The survey was not conducted on “Michiganians” at large, as the News implies, instead the results were based on responses from a select few leaders in jurisdictions across the state, including mayors, city managers, township supervisors, and others in positions of authority. In all, 1856 surveys were distributed, with a response rate of 1344.
Of the municipalities reporting, it was found that few of them even bother to conduct evaluations of privatized services, with only 39 percent of larger cities monitoring their success — and of those, only 6 in 10 seek citizen input. Based on the report, it cannot be said that Michiganians favor, or not favor, privatization.
The Survey Says
MPPS makes it clear at the outset that the evidence is still out on the efficacy of privatization:
Previous research is mixed on the outcomes of privatization, finding that private sector delivery of public services may or may not boost efficiency, cost savings, and service quality. These outcomes often depend on a variety of factors, such as the types of services being privatized, the level of competition among potential service providers, and the amount of monitoring and evaluation conducted by the governments that are contracting out services. In addition, research has found that “in-sourcing”—that is, bringing privatized services back into the government for public service delivery—is also a common practice among local governments.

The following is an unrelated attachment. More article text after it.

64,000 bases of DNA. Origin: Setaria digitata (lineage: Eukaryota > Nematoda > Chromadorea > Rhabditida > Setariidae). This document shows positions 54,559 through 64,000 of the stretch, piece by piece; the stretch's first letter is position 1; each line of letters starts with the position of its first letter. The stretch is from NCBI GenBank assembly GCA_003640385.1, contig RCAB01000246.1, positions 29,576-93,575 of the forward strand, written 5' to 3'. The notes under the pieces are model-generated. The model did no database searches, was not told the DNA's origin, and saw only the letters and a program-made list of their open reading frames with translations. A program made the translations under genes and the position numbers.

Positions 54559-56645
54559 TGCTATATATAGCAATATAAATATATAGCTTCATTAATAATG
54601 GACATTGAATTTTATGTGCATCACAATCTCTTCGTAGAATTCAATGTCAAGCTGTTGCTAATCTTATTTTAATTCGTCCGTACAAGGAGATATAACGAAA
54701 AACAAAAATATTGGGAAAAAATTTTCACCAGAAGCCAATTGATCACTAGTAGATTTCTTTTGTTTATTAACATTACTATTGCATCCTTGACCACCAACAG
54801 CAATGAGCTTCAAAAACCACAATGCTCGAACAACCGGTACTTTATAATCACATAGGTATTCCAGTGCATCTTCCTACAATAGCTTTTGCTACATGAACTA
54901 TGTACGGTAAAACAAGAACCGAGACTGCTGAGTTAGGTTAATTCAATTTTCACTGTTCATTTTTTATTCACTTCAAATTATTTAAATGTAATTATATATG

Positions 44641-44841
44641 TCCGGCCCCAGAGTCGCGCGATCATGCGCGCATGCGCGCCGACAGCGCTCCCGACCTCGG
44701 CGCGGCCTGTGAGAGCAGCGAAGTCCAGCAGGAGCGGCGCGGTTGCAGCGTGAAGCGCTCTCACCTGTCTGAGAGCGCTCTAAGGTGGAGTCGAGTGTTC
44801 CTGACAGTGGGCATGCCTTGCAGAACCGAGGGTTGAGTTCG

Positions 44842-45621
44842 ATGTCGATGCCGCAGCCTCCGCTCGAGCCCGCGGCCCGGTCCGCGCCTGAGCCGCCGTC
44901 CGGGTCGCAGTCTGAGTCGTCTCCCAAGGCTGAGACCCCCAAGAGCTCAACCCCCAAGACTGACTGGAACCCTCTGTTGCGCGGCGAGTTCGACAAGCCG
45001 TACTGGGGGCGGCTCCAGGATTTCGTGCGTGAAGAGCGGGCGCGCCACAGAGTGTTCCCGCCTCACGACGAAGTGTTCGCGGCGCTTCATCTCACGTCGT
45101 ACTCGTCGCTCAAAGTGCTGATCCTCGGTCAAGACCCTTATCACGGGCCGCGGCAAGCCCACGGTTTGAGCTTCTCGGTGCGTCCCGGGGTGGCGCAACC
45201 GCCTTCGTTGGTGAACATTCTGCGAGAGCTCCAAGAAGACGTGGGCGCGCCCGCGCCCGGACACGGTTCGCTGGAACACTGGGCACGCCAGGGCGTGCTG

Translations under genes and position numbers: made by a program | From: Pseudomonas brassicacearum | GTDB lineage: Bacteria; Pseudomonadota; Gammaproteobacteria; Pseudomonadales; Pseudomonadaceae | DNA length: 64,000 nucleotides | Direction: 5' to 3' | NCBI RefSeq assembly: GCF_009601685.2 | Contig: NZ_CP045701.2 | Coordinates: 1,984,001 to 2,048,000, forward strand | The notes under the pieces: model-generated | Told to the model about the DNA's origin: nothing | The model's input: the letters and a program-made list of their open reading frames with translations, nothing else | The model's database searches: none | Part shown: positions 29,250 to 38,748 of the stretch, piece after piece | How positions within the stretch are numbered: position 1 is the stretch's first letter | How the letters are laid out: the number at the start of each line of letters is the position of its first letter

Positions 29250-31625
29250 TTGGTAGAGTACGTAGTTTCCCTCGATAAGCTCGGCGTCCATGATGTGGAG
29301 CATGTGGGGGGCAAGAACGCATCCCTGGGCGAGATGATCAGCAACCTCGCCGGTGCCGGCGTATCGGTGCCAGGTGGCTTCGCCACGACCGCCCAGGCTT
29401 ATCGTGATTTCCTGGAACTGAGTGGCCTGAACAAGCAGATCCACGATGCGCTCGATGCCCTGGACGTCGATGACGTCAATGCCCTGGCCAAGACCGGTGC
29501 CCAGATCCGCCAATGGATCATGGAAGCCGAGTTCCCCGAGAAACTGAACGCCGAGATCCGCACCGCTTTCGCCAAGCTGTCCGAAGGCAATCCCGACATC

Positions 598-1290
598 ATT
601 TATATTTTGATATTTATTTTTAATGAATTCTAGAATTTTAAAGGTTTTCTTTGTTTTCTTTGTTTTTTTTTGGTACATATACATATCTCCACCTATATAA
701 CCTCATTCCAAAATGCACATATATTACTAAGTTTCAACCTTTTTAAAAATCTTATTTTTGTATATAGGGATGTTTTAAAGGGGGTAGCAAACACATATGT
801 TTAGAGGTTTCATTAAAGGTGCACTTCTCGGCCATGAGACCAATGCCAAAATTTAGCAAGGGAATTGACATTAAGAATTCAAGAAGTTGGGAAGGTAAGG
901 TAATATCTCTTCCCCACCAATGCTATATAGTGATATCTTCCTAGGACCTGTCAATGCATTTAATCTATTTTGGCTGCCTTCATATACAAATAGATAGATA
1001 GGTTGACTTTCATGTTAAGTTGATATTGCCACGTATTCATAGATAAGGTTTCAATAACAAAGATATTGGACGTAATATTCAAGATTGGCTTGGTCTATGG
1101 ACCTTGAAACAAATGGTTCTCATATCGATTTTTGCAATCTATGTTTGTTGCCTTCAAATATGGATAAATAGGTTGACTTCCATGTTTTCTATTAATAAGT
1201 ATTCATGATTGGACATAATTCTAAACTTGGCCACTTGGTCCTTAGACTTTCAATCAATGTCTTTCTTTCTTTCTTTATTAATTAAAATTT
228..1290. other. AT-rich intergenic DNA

Now let’s take a look at the conclusions the News deduced from the 15 page report.
They start with the statewide results, touting that “Among communities that outsource any service, local leaders in 73 percent [of the units of government] say they are satisfied with the results.” However, MPPS provides a pie chart which paints a slightly different picture, with 33 percent reporting they are fully satisfied, and 40 percent showing to be only somewhat so.
The newspaper analysis focused primarily on the geographic area of its core readership — Wayne, Oakland and Macomb Counties in Southeast Michigan, whose combined 3.86 million residents comprise slightly over a third of the state’s population. At several data points, the report breaks-out the responses based on population density, which helps provide additional insight into the privatization picture for the greater Detroit area, and the newspaper’s bending of the survey’s findings to their way of thinking.